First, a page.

6. May prevent sarcopenia

Being highly digestible, egg protein has been shown to support muscle health and protect against muscle loss, a condition known as sarcopenia. Skeletal muscle plays a major role in overall health, maintaining physical function and balance, improving insulin sensitivity and lowering the risk of osteoporosis and heart disease.

7. May support weight management

Eggs are rich in protein, which is more filling than either fat or carbohydrate. As a food choice, eggs score well, being high on the satiety index, a measure of how filling a food is. In fact, studies show that an egg breakfast is more sustaining than the equivalent calorie-counted carb breakfast and, what’s more, may help reduce your calorie intake later in the day.

8. May support optimal body composition

Including eggs in the diet has been shown to increase muscle protein synthesis and lower fat mass, which may support optimal body composition. As any body builder knows, the amino acid leucine is critical for muscle synthesis and eggs make a useful source of this amino acid, supplying approximately 500mg of leucine per an average egg.

9. May support the immune system

Eggs contain many essential nutrients, bioactive compounds and high quality protein. Studies suggest that, when combined with dairy, they may modulate the immune system and contribute anti-inflammatory properties.

10. Have a low planetary impact

Sustainability metrics suggest that eggs have the lowest planetary impact amongst animal proteins.

Overhead shot of a single plate with smoky mushroom and potato hash with an egg on the top

How many eggs are safe to eat?

Numerous studies report that eggs may be consumed in low to moderate amounts – that’s about 1 egg per day, enjoyed as part of a healthy, balanced diet.

Are eggs safe for everyone?

Historically, salmonella poisoning was a concern, especially if eggs were eaten raw or lightly cooked. However, following changes in production protocols, the Food Standards Agency (FSA) has changed its guidelines.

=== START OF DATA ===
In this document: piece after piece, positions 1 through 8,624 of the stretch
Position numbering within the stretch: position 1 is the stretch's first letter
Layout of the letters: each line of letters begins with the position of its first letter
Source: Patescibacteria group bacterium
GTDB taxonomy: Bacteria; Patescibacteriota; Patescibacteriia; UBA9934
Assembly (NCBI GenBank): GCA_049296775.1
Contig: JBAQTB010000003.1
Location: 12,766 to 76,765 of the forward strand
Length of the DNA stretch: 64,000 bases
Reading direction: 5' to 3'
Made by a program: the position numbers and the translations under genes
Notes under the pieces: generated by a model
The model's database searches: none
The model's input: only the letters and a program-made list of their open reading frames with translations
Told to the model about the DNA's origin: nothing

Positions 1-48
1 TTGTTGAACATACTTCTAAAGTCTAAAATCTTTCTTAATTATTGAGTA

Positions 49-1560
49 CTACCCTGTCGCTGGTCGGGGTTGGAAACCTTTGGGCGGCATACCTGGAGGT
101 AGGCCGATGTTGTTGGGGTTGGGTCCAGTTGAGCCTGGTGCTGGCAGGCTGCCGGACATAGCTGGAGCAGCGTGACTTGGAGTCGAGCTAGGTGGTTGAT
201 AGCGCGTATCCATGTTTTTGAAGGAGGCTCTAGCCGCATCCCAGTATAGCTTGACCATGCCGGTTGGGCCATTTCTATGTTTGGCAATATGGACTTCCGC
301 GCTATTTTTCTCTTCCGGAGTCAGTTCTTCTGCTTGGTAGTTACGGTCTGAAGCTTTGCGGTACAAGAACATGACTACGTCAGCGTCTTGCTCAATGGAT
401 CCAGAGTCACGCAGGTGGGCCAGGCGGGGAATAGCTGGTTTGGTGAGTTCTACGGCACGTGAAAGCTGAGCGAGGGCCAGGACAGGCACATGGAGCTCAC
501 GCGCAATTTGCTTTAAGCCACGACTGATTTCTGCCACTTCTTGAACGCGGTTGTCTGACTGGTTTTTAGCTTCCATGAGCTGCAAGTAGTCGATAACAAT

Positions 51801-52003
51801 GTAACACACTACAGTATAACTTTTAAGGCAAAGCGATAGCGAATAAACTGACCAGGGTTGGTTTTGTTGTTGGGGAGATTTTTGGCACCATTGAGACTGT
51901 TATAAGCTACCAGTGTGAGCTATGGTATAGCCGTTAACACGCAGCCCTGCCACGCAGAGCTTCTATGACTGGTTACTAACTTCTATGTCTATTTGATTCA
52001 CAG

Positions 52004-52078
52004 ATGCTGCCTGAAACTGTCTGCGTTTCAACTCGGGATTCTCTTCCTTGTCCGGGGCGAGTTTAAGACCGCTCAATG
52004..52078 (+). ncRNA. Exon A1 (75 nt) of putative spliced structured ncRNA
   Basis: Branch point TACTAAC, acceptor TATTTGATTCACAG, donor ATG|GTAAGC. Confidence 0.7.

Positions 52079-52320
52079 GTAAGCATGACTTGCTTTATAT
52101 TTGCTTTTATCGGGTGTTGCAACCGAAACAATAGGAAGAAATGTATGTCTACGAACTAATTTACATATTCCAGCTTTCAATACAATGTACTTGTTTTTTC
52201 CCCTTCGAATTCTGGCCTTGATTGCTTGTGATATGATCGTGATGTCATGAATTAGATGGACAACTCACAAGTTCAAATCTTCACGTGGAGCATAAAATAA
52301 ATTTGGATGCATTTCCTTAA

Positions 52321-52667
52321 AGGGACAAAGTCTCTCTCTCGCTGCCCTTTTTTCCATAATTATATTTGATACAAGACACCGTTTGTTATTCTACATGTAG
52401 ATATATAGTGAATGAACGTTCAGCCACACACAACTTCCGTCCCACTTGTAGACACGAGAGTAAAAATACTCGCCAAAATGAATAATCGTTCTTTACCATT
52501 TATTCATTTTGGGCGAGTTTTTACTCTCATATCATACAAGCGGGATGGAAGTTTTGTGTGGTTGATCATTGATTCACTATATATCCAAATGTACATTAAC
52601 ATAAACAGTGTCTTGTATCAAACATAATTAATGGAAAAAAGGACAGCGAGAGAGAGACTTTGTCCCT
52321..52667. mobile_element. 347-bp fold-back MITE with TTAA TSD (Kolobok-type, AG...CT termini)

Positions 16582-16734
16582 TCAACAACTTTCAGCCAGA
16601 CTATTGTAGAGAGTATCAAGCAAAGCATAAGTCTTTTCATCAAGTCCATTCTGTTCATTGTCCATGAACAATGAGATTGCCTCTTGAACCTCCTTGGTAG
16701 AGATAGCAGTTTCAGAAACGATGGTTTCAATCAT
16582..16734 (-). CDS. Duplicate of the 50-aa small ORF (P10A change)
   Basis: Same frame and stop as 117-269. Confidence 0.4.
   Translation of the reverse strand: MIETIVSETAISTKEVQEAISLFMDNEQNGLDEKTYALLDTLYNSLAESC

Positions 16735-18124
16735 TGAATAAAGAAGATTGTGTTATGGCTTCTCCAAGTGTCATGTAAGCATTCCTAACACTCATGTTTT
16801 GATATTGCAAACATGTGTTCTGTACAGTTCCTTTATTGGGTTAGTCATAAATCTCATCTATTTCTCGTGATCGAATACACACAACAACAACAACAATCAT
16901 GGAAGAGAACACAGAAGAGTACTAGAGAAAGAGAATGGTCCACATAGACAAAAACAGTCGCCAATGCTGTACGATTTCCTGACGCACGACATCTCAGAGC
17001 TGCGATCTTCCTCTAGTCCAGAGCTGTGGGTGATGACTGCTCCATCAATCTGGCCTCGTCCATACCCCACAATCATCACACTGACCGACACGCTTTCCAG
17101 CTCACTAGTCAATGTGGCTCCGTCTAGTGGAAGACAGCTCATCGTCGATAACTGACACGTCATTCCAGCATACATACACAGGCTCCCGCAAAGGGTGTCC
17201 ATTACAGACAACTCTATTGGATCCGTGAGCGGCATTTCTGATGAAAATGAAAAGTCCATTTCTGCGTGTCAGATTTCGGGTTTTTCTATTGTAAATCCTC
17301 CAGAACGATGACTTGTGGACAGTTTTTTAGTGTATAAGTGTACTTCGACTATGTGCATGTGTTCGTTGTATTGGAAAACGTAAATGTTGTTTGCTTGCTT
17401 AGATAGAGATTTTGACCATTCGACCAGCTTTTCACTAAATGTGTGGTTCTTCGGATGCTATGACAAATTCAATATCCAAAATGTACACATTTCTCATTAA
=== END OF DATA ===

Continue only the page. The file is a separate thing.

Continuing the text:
Current recommendations confirm that infants, children, pregnant women and the elderly may safely eat raw or lightly cooked eggs as long as they are produced under the British Lion Code of Practice. Visit the FSA website for more information.

Another safety concern regarding eggs is that they are a common food allergen, particularly among young children. Although most children outgrow an egg allergy by the time they go to school, some cases do persist into later childhood and occasionally even adulthood.

See your GP if you have any concerns regarding allergies to eggs.

So overall, are eggs good for you?

Eggs are highly nutritious and are an affordable source of complete and highly digestible protein. They contain vital nutrients, including choline which contributes to heart health and brain development. Their nutritional contribution makes them useful for both maintaining a healthy weight and for optimising body composition.

As long as you do not have an allergy to them, eggs make a valuable contribution to a healthy, balanced diet, whatever your age.

Enjoyed this? Read more:

Our favourite healthy egg recipes
All our health benefits guides
Am I getting enough vitamin D?
How to eat a balanced diet
Health benefits of eggs

This article was last reviewed on 8 August 2023 by Kerry Torrens.

Kerry Torrens BSc. (Hons) PgCert MBANT is a Registered Nutritionist with a post graduate diploma in Personalised Nutrition & Nutritional Therapy. She is a member of the British Association for Nutrition and Lifestyle Medicine (BANT) and a member of the Guild of Food Writers. Over the last 15 years she has been a contributing author to a number of nutritional and cookery publications including Good Food.

Jo Lewin is a registered nutritionist (RNutr) with the Association for Nutrition with a specialism in public health. Follow her on Twitter @nutri_jo.


All health content on is provided for general information only, and should not be treated as a substitute for the medical advice of your own doctor or any other health care professional. If you have any concerns about your general health, you should contact your local health care provider. See our website terms and conditions for more information.